“On Doing An Evil Deed Blues” is the death note of Lil Ugly Mane. Travis Miller reflects on a career tarnished by expectations from the music industry – inclusive of his fans, his critics, and the labels that attempted to court him. The allure of Lil Ugly Mane had once been his ability to be an exaggerated form of his most dejected self, but Lil Ugly Mane took on a life of its own. Everyone wanted Mista Thug Isolation; they wanted the same music that almost killed Travis Miller.

The song itself begins with a mix of two samples, “Thick” by D.I.T.C. (i.e., Big L, Lord Finesse, Fat Joe, O.C.) and “The Come Up” by AZ, combined over a wistful trumpet fanfare on repeat. You can hear O.C. repeat, “Life on earth is just a death sentence,” providing an overture to precede Lil Ugly Mane’s farewell. Just as the entire song is spilled over boom-bap drums, Travis Miller includes AZ and D.I.T.C to showcase his influences and how the New York legends were never too far-removed from his dealings in Memphis rap. As the song shifts to its ghoulish, howling sample from “Honeychain” by Throwing Muses, Lil Ugly Mane points to his past: “I used to like to rhyme when it was other people’s lyrics/Spitting Raekwon bars to the mirror to hear if they sounded the same…. Every line you rhyme leads back to cats that teach you.” Travis Miller never aimed to please. The persona, his production alias as Shawn Kemp, the ear-piercing industrial metal, it was all for him. Travis Miller saw Big L and Raekwon when he looked at himself in the mirror, but everyone else just saw a character: Lil Ugly Mane.

The angst that carries through “On Doing An Evil Deed Blues” comes from this misunderstanding of Miller’s moniker. Lil Ugly Mane clarifies, “A couple labels asked me if I want to sign, but rapping ain’t my grind, I just used to like to rhyme.” He enjoyed rapping when it was still fun to him, when Lil Ugly Mane was immune to expectations and critical analysis, but Miller felt pigeonholed as an artist. Hence, the open letter – after the release of Oblivion Access, Lil Ugly Mane will be put to rest. Lil Ugly Mane needed a new sound, but Miller wasn’t prepared for the pushback.

Miller seemed to write this song with a shaky hand. The uneasiness comes across as his voice shakes sparingly in the hook, painfully admitting, “I wrote some raps, I had a couple fire lines. I dropped a tape, I did a show, I got some shine. I never made a lot of money, that’s fine.” Travis Miller was content with his lifestyle – the ambiguous persona, the open expression of his talents, but he had reached his tipping point. He couldn’t take it anymore, and every time he repeats the hook, you can feel him grieving the loss of Lil Ugly Mane.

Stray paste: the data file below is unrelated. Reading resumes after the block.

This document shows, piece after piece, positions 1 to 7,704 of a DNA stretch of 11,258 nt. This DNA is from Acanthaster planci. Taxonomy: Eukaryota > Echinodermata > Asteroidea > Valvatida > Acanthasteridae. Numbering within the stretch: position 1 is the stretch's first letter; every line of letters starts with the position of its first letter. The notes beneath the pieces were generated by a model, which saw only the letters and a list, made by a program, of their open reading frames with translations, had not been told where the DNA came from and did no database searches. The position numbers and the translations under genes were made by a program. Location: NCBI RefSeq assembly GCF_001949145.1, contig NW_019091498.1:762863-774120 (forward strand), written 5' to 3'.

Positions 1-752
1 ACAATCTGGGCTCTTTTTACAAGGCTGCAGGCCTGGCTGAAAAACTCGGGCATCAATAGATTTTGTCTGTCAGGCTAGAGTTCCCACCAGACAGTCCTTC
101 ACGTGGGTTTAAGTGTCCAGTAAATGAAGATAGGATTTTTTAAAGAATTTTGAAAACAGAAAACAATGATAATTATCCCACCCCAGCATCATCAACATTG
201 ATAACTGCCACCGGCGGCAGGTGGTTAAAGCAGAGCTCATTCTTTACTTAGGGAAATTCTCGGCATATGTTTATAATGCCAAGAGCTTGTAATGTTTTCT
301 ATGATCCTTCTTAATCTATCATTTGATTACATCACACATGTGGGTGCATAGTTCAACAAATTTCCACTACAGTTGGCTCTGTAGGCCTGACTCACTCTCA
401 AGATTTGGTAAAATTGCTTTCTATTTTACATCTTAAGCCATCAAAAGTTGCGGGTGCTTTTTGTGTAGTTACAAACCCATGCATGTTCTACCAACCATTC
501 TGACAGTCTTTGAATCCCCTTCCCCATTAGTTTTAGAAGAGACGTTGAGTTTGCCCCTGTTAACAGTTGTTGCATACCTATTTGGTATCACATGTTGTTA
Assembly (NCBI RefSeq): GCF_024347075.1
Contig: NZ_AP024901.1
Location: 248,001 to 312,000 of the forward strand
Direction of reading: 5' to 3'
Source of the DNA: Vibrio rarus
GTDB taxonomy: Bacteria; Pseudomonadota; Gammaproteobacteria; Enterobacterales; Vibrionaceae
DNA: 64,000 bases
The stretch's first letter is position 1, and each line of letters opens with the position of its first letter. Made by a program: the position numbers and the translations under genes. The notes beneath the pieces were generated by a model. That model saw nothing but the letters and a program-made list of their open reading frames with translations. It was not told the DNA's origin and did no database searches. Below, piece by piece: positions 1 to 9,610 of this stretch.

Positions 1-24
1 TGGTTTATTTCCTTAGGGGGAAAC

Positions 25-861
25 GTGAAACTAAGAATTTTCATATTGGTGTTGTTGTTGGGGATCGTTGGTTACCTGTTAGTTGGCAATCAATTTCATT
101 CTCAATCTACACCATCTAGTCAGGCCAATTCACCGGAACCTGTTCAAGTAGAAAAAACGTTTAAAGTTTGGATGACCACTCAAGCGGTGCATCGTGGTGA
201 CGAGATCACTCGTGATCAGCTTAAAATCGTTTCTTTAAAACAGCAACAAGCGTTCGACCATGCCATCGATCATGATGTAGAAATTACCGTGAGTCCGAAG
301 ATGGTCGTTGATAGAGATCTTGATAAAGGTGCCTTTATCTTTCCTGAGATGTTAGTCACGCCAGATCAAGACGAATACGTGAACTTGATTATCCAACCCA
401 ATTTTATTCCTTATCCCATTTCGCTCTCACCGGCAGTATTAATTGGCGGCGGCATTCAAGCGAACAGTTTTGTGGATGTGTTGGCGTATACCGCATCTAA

Travis Miller hoped to live on through Lil Ugly Mane’s legacy. He rhymes: “Art is imitation, creation is forever.” Mista Thug Isolation and Oblivion Access and all of his previous work would live on through the Internet-age, and just as he imitated the boom-bap lyricists that came before him, he held hope that his own influence will live on. Lil Ugly Mane paved the way for a revival of Memphis horrorcore through phonk music. His collaborations with Denzel Curry and SpaceGhostPurrp gave a breath of fresh air to a genre that was once losing its momentum. At the very least, he had left his mark.

As Lil Ugly Mane puts it: “The blues weren’t born in a bunker.” Miller’s exposure to the limelight and the critical buzz and his deteriorating mental health and his substance abuse had all culminated. It became time for Miller to end this chapter of his life. But the question still remains, what is the evil deed? Is it Travis Miller’s creation of Lil Ugly Mane, or is it the fact that people loved the work that Travis Miller himself hated?

After a six year hiatus, Lil Ugly Mane returned in 2021 with the release of volcanic bird enemy and the voiced concern. A stark departure from the traditional Lil Ugly Mane sound, Travis Miller pivoted to neo-psychedelia and hypnagogic pop, or as Miller describes it: “Palace Music – Viva Last Blues meets Lucas with the Lid Off Meets Self – Subliminal Plastic Motives meets Child & Magic by Nobukazu Takemura meets Grim – Message all channeled through The Rentals – Return of The Rentals chained up on the set of Forbidden Zone being forced to play Garfield by Adam Green in its entirety.”

Enigmatic and as reserved as ever, Travis Miller has since departed from Memphis horrorcore and its grim storytelling, opting for hallucinatory cover art, seemingly modeled after The Muppets had there been a movie where the characters drink absinthe. The album begins with “bird enemy car,” a sparkling, orchestral piece that uses an artificial robot’s voice to ask the listener again and again to question themselves with its three-word thesis: “Who are you?” This is the reclamation of Travis Miller’s once-abandoned moniker, Lil Ugly Mane. But as the question presents itself, “Who is Lil Ugly Mane?” Does he once-again have to be the gun-toting “Maniac Drug Dealer,” or can he croon over bird calls and musical scores reminiscent of Sleeping Beauty, as he does on “with iron & bleach & accidents?”

Volcanic bird enemy and the voiced concern challenges listeners’ conceptions of Lil Ugly Mane, not on purpose, but as a side-effect of Travis Miller’s constant experimentation. He views his art as genreless, best showcased with songs like “styrofoam” and “headboard” that shift gears from vaudeville ragtime to shoegaze power-ballads. Best explained in a comment describing the project as, “if the cupboard soundtrack dropped acid,” Travis Miller revives Lil Ugly Mane as an extension of himself, but this time as a vessel for creativity unadulterated by its past work.

I wish I could say that Travis Miller is thriving after coming to terms with Mista Thug Isolation and Lil Ugly Mane’s past, but that wouldn’t be completely true. On July 19th, 2022, Lil Ugly Mane released “low tide at the dryin’ out facility.” Even though he’s making whatever music he pleases, he isn’t free from his psychological turmoil. He has a history of struggling with addiction, and as of recently it’s been alcoholism. The lo-fi indie-rock track details his recent DUI, complete with an ambulance trip and a BAC of 0.46 (a potentially fatal level). As Lil Ugly Mane describes the detox, supplemented with Clonazepam, Ativan and Trazodone, he shines a light on his love interest. The aching pain of rehabilitation is carefully paired with the intimacy that keeps him going, couplet-by-couplet. He timidly asks his partner, “Baby, baby, do you love me, even though I’m in recovery?” Sure, it’s rooted in darkness, but at least Lil Ugly Mane’s pushing through.